In various branches of mathematics one finds diverse notions of compactification, used for diverse purposes. Certainly one does not expect all instances of "compactification" to be specializations of one unique general notion. But perhaps there is something to be said from a more "taxonomic" perspective? That is, can we systematically categorize what are the chief distinctions to be drawn between different types of "compactification"?
Let's look at some examples. I would love to get some more examples to add to this list.
one-point compactification of locally compact spaces.
Stone-Cech compactification of completely regular spaces.
Bohr compactification of a topological group.
Wonderful compactification of a $G$-space.
Deligne-Mumford compactification of a moduli stack of curves.
- end compactification of a manifold.
- Various spacetime compactifications
I'm getting increasingly out of my depth as I go on, but let's list some
One needs a notion of "compact".
One identifies a class of "nice" spaces and canonical maps to "compact" spaces. Such maps should have "dense image" in an appropriate sense.
One is typically interested in cases where the canonical maps are "embeddings" in an appropriate sense.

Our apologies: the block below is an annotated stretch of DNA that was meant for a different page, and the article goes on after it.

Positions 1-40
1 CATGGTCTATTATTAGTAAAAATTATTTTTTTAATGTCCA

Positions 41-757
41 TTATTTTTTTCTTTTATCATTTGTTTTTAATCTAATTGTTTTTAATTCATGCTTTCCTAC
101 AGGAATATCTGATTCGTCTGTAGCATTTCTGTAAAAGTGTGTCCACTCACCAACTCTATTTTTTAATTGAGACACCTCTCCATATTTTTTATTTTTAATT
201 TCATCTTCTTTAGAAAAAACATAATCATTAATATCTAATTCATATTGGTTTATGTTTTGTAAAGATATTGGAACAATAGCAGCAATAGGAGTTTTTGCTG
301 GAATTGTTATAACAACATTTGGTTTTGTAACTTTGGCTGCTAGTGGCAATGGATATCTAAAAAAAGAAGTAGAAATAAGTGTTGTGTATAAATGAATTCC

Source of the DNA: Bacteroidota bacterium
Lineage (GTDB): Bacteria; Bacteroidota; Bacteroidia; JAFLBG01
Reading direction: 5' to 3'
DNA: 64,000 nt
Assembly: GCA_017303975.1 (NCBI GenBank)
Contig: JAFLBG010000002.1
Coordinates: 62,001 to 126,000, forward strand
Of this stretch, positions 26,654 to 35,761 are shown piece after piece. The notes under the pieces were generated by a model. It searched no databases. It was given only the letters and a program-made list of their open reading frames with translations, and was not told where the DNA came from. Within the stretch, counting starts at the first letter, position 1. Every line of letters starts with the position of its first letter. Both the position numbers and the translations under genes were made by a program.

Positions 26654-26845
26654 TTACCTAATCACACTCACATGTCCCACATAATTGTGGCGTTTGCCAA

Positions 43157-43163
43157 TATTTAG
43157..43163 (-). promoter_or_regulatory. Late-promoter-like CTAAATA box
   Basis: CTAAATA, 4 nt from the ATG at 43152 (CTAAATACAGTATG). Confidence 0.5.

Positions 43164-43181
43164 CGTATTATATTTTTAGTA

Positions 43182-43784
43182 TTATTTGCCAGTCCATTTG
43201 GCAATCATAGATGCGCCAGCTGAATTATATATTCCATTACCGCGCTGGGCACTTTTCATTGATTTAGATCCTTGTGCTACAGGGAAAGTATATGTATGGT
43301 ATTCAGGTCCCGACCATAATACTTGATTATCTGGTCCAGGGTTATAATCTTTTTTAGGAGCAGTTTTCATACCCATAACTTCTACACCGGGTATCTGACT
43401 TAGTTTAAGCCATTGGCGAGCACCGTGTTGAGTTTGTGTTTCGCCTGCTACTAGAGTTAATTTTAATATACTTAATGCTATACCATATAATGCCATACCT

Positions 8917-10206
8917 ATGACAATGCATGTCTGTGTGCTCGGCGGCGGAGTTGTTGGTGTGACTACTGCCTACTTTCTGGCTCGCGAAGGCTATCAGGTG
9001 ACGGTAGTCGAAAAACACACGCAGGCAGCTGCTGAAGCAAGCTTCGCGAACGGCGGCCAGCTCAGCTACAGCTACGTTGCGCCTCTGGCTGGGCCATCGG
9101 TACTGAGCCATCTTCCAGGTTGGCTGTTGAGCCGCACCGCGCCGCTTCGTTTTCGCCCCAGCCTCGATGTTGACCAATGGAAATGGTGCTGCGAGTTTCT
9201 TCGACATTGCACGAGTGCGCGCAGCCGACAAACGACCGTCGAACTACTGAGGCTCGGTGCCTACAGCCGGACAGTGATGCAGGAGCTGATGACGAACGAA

One might try to compactify in a "maximal" or "minimal" way.
One may wish to have some interpretation of the new points as "ideal points" of the original space, e.g. "points at infinity". These might be equivalence classes of some kind of "line" in the old space for example.
In the case where one is compactifying some kind of moduli space, one likes to have a geometric interpretation of the new points one is adding, so that the compactification is also some kind of moduli space.
Sometimes one is interested in compactifying a broad class of spaces, and may want some kind of universal property.
Other times, one is compactifying one or a handful of particular space(s), and the emphasis is more on the geometric interpretation of the new points one is adding.
Question: Are there further commonalities between different notions of compactification? Are there further important distinctions to be drawn? To what extent is there a general theory of "compactification"?